Long overdue and sorely needed, research into chronic fatigue syndrome has picked up speed since the pandemic illuminated the lasting and debilitating effects of long COVID.

The possible causes of chronic fatigue syndrome, otherwise known as myalgic encephalomyelitis (ME) or ME/CFS, remain elusive despite this new research effort, although they are slowly coming into focus. Past viral infections triggering an overactive immune system and malfunctioning mitochondria depleting cells of energy are possible explanations for how chronic fatigue syndrome develops.

Now a new study based on mice suggests that some drugs used to treat depression, which commonly accompanies ME/CFS, could also ignite the condition.

Based on clinical clues, Jin‑Seok Lee, a ME/CFS researcher at Daejeon University in South Korea, and colleagues hypothesized that a spillover of serotonin could lead to ME/CFS.

Known to play a role in governing moods, declining levels of the neurotransmitter serotonin have long been thought to cause depression. Although that theory is now disputed, treatments that target serotonin pathways – such as selective serotonin reuptake inhibitors (SSRI) – are some of the most commonly prescribed antidepressants.

By blocking receptors that bind and remove serotonin from the signalling pathway, the medication artificially maintains a higher level of the mood messenger.

According to several decades-old studies, some patients with ME/CFS appear to have fewer serotonin transporters than healthy volunteers, and may also have receptors that only weakly bind serotonin.

Lee and colleagues thought that if such people had coincidentally been treated with serotonin-based treatments for depression before they developed ME/CFS, they may have had excessive levels of serotonin in their brain. This could have triggered ME/CFS by throwing off a feedback mechanism designed to keep a lid on the immune system and inflammation.

"However, no animal-derived evidence verifying the 'hyper-serotonergic hypothesis' has been reported yet," the researchers explain in their published paper.

Symptoms of ME/CFS include unrelenting chronic fatigue that doesn't ease with sleep, post-exertional malaise (PEM), memory and concentration problems, and a triggering or worsening of symptoms when sitting upright, called orthostatic intolerance. Body pain and depression are also common.

It should be noted that for some people with chronic fatigue syndrome, taking antidepressants to manage their mental health can improve some symptoms when coupled with cognitive behavioral therapy. But there is little evidence to support using antidepressants to treat ME/CFS, and they may cause further fatigue, so it remains controversial.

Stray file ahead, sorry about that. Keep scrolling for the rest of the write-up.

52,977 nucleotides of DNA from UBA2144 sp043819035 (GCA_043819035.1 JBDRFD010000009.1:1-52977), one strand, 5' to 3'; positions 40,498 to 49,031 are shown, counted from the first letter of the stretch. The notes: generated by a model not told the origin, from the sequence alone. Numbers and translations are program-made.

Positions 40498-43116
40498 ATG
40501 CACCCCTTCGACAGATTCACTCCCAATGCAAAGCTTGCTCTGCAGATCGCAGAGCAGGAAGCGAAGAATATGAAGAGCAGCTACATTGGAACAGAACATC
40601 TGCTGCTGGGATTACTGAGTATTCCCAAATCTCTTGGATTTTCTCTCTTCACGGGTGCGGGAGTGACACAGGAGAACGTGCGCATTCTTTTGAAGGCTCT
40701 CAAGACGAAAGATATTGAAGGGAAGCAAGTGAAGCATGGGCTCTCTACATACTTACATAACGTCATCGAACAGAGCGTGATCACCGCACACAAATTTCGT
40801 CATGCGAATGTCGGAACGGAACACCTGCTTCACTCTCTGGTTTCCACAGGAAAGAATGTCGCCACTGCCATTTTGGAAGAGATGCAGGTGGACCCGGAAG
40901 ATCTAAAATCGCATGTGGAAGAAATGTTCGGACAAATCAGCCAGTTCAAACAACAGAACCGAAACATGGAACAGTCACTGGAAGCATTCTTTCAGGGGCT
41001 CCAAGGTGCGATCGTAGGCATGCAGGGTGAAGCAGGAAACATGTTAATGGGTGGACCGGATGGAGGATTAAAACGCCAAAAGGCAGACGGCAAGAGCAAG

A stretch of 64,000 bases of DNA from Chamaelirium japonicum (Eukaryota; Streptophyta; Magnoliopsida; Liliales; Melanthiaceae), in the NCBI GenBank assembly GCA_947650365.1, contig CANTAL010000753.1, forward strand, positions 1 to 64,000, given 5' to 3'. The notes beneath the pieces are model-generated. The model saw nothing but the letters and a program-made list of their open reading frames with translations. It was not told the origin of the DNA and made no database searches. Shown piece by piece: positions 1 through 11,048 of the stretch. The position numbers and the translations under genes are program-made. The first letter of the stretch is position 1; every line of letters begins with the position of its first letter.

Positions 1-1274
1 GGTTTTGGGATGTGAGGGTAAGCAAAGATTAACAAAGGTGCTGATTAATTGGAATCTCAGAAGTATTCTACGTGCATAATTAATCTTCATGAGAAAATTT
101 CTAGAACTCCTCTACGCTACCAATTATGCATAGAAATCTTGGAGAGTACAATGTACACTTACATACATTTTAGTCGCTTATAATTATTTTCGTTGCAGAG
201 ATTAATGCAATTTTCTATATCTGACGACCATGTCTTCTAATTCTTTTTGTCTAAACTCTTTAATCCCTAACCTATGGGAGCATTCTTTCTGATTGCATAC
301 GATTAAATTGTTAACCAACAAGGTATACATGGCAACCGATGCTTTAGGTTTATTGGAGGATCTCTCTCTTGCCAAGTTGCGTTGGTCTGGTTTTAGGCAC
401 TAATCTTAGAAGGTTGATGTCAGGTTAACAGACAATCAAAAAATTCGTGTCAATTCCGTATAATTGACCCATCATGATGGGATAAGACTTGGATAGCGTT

Lee and colleagues tested whether antidepressants such as SSRIs could trigger the onset of ME/CFS-like symptoms in a series of eight experiments based on mice.

Both female and male mice were injected with either fluoxetine, an SSRI otherwise known by its brand name Prozac, or saline (noting that the animals received a dose of fluoxetine two to five times higher than what is used in clinical practice).

After four weeks, animals treated with fluoxetine had higher levels of serotonin in two parts of the brain, the hypothalamus and dorsal raphe nucleus.

They also developed behaviors that resembled the main symptoms of ME/CFS seen in humans, including unrefreshing sleep, PEM and orthostatic intolerance, but not cognitive impairment. These behaviors disappeared six weeks after the drug was stopped.

Mice whose serotonin receptors were depleted via viral knockout also showed ME/CFS symptoms, further confirming the mechanism. Another experiment showed inhibiting serotonin production could alleviate their symptoms.

"Our study provides the first translational [animal] evidence for the involvement of serotonergic hyperactivity in the pathophysiology of ME/CFS," Lee and colleagues conclude, adding that high levels of serotonin could also be used to distinguish ME/CFS from other similar disorders such as fibromyalgia.

In the scheme of research though, animal experiments are only the first step on a long pathway to clinical studies and trials involving patients. So we'll have to wait to see how this new avenue of research into the link between serotonin levels and ME/CFS unfolds.

One small clinical trial found in 2014 that treating ME/CFS patients with a drug that depletes a precursor to serotonin had no measurable effect on fatigue severity, concentration and mood states, compared to placebo. But with just five patients in that trial, much larger studies are obviously needed.

The research has been published in the Journal of Translational Medicine.